NEW HANOVER COUNTY — Anyone 12 and up can now receive a Covid-19 booster at New Hanover County Health and Human Services’ locations.
The U.S. Food and Drug Administration and Centers for Disease Control and Prevention gave the thumbs up to the Pfizer booster shots this week for ages 12 to 15.
New Hanover County health officials are “strongly” encouraging the added precaution against Covid-19. The county runs two vaccination clinics: one at 1650 Greenfield Street and another inside Independence Mall.
People can walk in to get a shot or make an appointment at TakeMyShot.NC.gov.
“No vaccine gives someone 100 percent immunity, but by getting the full series of COVID vaccines and a booster, a person is much better protected and less likely to suffer severe illness from the virus,” New Hanover County Pandemic Operations Manager Jon Campbell, who was recently hired to the new position, stated in a Thursday news release. “Our vaccine clinics are open, and we hope individuals and families will take advantage of them to protect themselves, their loved ones and our community.”
The CDC advises people who are vaccinated with Pfizer to get a booster shot five months after their second dose. People who received the Johnson & Johnson vaccine should only wait two months, and people fully vaccinated with the Moderna shots should wait six months.
New Hanover County’s percent positivity is up to 23.4% and the average daily case count is 215. New Hanover Regional Medical Center is reporting, as of Jan. 3, an average of 43 Covid-19 hospital patients per day over the prior week.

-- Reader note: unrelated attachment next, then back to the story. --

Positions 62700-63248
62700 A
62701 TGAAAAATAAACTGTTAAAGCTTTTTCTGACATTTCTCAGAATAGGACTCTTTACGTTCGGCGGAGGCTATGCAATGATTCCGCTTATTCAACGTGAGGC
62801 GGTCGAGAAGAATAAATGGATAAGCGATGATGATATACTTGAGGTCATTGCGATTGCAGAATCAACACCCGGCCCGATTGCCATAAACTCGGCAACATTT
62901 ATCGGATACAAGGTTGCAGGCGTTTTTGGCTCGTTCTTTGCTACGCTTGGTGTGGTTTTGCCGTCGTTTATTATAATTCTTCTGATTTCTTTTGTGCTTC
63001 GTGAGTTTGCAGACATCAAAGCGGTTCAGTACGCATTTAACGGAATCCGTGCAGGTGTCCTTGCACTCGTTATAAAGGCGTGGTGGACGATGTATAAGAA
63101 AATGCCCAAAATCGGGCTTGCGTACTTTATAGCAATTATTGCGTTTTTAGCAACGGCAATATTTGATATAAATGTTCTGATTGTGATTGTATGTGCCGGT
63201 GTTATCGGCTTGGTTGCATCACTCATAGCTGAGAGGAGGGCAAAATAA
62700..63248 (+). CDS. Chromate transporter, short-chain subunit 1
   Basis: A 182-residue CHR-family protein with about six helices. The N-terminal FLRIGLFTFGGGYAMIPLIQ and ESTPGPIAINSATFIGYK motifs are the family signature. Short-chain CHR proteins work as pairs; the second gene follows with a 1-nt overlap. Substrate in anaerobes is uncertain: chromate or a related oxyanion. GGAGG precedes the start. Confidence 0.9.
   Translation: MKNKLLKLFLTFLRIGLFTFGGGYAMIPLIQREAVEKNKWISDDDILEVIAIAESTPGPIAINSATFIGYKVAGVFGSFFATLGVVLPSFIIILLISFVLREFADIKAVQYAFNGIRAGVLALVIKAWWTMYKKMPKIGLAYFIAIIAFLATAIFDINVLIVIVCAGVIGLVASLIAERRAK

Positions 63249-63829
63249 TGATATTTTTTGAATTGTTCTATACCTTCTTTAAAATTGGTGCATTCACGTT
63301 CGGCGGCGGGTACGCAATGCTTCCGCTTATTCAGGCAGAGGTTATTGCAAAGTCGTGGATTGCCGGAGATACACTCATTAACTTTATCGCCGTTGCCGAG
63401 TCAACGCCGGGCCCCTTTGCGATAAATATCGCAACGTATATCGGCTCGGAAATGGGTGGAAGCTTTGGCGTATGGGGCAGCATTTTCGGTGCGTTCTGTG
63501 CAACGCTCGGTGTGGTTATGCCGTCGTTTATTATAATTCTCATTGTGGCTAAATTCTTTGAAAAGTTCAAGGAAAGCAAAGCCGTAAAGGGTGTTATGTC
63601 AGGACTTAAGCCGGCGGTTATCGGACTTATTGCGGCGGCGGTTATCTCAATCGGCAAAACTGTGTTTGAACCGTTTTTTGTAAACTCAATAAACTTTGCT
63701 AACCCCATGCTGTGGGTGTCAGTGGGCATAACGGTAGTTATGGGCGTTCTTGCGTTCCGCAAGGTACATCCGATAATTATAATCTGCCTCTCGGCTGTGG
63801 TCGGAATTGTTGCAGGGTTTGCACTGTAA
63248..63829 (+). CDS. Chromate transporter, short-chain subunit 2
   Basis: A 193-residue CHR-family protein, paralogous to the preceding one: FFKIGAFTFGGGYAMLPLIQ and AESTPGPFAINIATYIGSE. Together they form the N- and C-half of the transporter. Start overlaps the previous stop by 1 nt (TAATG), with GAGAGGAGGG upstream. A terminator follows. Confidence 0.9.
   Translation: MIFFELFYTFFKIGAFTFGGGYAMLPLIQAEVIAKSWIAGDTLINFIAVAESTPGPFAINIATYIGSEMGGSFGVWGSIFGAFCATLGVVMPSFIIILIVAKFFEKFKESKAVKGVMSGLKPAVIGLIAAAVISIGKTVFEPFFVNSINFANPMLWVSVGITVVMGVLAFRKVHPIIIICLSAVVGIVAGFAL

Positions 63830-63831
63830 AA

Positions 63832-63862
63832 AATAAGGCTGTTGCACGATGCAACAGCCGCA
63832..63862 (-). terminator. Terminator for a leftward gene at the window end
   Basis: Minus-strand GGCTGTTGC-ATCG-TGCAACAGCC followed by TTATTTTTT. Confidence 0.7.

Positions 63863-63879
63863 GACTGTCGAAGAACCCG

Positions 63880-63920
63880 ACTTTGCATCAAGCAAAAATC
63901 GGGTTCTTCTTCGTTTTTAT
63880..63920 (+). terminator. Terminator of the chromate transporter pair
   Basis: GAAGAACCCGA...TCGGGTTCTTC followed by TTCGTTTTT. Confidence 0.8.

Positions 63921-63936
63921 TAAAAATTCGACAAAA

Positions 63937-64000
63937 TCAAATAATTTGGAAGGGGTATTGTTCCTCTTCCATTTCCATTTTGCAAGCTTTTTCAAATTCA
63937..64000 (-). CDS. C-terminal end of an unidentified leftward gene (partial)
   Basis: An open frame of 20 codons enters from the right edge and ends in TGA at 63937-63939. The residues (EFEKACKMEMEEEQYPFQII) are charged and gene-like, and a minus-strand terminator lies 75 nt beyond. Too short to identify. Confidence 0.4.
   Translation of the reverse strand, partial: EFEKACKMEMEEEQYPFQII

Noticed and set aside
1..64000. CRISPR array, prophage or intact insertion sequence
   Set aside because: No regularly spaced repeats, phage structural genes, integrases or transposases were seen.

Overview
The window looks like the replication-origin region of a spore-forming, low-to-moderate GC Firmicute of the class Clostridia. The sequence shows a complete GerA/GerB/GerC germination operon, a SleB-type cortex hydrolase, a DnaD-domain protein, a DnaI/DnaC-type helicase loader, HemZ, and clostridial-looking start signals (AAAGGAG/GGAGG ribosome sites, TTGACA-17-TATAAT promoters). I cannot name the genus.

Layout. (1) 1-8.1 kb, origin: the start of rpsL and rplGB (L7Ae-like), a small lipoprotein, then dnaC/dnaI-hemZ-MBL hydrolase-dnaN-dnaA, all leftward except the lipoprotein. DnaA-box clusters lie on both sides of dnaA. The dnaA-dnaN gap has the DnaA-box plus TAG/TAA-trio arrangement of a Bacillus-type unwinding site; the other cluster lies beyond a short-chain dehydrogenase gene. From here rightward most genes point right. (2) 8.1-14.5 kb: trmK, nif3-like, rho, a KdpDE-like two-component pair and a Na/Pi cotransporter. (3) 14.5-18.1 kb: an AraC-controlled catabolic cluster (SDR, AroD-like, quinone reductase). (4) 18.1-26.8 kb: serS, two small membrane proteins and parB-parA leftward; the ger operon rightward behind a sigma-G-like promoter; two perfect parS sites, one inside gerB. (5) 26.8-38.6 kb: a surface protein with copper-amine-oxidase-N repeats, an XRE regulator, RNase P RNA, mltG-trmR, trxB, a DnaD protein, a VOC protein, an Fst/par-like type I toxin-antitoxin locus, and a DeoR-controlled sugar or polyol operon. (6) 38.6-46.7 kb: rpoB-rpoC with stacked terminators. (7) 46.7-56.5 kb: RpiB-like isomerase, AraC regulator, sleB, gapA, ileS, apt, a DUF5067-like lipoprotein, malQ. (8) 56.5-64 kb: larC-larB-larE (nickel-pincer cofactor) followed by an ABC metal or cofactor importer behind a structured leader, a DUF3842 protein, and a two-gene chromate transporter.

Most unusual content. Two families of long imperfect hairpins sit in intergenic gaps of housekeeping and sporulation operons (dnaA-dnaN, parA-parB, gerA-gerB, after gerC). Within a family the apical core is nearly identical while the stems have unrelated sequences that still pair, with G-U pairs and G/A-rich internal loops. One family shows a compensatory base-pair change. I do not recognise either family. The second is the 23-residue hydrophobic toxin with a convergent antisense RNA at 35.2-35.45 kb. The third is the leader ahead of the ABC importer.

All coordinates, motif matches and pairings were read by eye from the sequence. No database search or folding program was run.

To date, about 65% of New Hanover County residents have received at least one dose of the Covid-19 vaccine. Around 61% of the population is “fully vaccinated.”
New Hanover County Health and Human Service Director Donna Fayko released the following statement Thursday:
“The omicron variant is circulating quickly through our community and is very contagious, which has made our cases increase significantly. We encourage everyone to be even more vigilant right now – wear a mask, test and stay home if you are sick, and try to avoid crowded indoor spaces. The good news is that this variant doesn’t seem to cause as severe of illness and the number of people hospitalized also seems manageable at this time, and we want to ensure that continues. We know that there will be highs and lows with this virus, and that COVID-19 is not going away any time soon. Many of you have made the effort to not only protect yourself but also to protect those you care about by getting vaccinated and wearing a mask. I want to thank you for your efforts while encouraging everyone to continue taking individual precautions to better manage and mitigate this virus. The most important thing each person can do is be vaccinated and get a booster when you’re eligible.”
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